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Stephanie C. Joachim, Oliver W. Gramlich, Burkhard H. Dick, Sebastian Pirro, Panagoitis Laspas, Franz H. Grus; Importance Of Autoreactive Antibodies For Retinal Ganglion Cell Loss In A Model Of Experimental Autoimmune Glaucoma. Invest. Ophthalmol. Vis. Sci. 2011;52(14):2447.
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© ARVO (1962-2015); The Authors (2016-present)
Antibodies against retinal antigens occur in patients with glaucoma. Previous studies using a model of experimental autoimmune glaucoma demonstrated that immunization with certain ocular antigens causes an immune-mediated retinal ganglion cell (RGC) loss in rodents.
Lewis rats were immunized with a retinal ganglion cell layer homogenate (RGA, n=10) and compared to controls (CO, n=10). RGC density was quantified using cresyl stained retinal flatmounts after six weeks. Retina and optic nerve cross-sections were used for detection of autoreactive antibodies, antibody depositions, and microglia cells (via anti-Iba 1 antibody). Depositions and microglia were counted on all cross-sections. A scoring system, ranging from 0=no DAB staining to 3=strong staining, was applied for the intensity of the autoreactive antibody stain. A possible retinal gliosis was also analyzed, using anti-GFAP antibody. Severity of gliosis was scored by three examiners, scores ranging from 0=no staining, to 3=strong GFAP positive staining. The two groups were compared via t-test. Additionally, brain sections were analyzed for possible pathological findings.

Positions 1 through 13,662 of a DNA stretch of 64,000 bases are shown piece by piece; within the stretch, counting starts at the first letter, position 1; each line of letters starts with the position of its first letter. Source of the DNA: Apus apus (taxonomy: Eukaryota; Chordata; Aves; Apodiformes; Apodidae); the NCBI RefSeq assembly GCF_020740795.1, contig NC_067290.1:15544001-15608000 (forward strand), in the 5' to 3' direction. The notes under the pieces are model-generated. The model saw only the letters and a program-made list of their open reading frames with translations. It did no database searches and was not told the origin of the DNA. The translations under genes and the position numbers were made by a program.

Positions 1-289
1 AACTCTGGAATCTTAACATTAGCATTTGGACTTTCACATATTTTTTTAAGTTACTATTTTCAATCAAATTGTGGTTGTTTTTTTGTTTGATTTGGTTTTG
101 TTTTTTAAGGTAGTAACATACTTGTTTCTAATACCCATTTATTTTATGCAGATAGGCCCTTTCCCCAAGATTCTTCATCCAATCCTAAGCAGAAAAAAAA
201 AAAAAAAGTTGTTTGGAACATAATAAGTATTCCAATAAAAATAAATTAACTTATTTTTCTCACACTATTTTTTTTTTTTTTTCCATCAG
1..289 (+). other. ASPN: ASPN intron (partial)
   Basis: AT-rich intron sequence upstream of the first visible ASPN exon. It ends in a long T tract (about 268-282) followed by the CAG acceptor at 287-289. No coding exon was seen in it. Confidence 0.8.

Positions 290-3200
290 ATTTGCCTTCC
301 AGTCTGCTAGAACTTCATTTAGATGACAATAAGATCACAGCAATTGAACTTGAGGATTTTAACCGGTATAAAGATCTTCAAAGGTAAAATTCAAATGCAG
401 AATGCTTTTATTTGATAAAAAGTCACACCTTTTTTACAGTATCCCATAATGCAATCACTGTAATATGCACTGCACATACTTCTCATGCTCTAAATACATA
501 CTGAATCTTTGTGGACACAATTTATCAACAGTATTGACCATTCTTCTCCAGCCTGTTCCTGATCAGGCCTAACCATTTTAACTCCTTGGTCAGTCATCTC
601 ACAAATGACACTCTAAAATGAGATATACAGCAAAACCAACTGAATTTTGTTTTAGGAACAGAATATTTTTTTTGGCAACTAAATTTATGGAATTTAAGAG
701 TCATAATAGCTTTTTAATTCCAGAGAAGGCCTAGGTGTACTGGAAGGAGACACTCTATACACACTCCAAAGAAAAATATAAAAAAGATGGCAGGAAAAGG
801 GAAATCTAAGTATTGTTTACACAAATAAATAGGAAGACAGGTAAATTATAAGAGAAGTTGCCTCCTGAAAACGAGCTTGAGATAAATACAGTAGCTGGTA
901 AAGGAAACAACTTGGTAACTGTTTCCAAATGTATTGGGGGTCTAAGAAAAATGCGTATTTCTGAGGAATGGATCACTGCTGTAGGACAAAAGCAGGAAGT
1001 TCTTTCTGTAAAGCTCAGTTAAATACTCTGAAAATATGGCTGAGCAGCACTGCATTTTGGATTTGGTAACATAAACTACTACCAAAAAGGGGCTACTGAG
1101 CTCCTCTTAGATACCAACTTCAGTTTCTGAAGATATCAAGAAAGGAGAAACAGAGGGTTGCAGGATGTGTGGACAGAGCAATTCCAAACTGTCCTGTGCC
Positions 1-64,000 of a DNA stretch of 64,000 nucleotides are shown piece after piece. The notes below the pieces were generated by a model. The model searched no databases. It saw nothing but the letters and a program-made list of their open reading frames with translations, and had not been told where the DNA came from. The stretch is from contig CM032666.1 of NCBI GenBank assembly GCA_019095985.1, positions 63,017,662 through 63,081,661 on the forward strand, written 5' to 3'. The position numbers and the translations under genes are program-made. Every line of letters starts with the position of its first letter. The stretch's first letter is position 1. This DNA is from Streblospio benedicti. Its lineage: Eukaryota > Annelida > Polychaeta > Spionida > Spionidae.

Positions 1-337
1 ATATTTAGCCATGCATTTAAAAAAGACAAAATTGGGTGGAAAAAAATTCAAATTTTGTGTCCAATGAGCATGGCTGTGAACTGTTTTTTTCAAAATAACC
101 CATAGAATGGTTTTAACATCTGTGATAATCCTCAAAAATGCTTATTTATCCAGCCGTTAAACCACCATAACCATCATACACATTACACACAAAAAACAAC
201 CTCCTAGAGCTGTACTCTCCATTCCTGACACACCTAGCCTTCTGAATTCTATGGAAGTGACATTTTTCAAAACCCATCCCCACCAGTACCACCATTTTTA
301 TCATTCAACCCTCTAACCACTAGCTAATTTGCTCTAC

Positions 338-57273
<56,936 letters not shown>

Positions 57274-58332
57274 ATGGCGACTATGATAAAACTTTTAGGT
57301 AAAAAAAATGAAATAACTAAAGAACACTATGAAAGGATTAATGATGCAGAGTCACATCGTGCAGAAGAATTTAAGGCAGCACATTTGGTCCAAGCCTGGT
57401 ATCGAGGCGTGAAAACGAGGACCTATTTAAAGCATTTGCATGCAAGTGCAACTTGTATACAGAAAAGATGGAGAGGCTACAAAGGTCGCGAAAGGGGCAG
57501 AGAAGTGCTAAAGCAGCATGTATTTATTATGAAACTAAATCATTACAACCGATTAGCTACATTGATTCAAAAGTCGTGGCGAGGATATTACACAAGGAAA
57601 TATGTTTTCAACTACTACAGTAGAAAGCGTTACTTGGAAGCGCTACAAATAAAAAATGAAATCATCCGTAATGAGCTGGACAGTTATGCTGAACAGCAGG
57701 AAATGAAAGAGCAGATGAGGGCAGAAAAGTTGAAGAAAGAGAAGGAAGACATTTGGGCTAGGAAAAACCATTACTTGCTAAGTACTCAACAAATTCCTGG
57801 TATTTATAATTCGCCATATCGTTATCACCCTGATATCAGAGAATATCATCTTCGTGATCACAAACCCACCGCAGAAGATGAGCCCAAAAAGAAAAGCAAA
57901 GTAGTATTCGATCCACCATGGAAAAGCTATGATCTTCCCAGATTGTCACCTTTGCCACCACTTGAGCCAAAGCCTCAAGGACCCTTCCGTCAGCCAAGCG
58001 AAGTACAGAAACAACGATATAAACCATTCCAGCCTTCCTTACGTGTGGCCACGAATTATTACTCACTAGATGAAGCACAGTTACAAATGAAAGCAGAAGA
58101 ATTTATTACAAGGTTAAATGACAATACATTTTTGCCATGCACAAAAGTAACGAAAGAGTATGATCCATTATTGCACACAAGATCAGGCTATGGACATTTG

Immunization with RGA did only lead to a reduced retinal ganglion cell density (p=0.007) but also to antibody deposits in the retina (RGA: 3.0±0.5/mm; CO=1.3±0.3/mm). An increase in autoreactive antibodies occurred in retinas after immunization, at six weeks a mean score of 4±0.3 was observed for the RGA group compared to 0.3±0.1 for controls (p=0.004). Additionally, we detected a reactive Müller cell gliosis (scores: RGA=2.03±0.1, CO=1.3±0.2; p=0.001) as well as the invasion of activated microglia cells (RGA: 6.3±0.9 cells/mm, CO: 2.2±0.2 cells/mm; p=0.005). Observations of the CNS revealed no pathological aberrations, such as inflammatory infiltrates, demyeliniation or hemorrhages.
Our findings suggest that autoreactive antibodies play a substantial role in mechanisms leading to retinal ganglion cell death, possibly through binding to RGCs and therefore triggering apoptosis. RGC loss seems to lead to Müller cell activation as well as the invasion of activated microglia, which might be associated with debris clearance.
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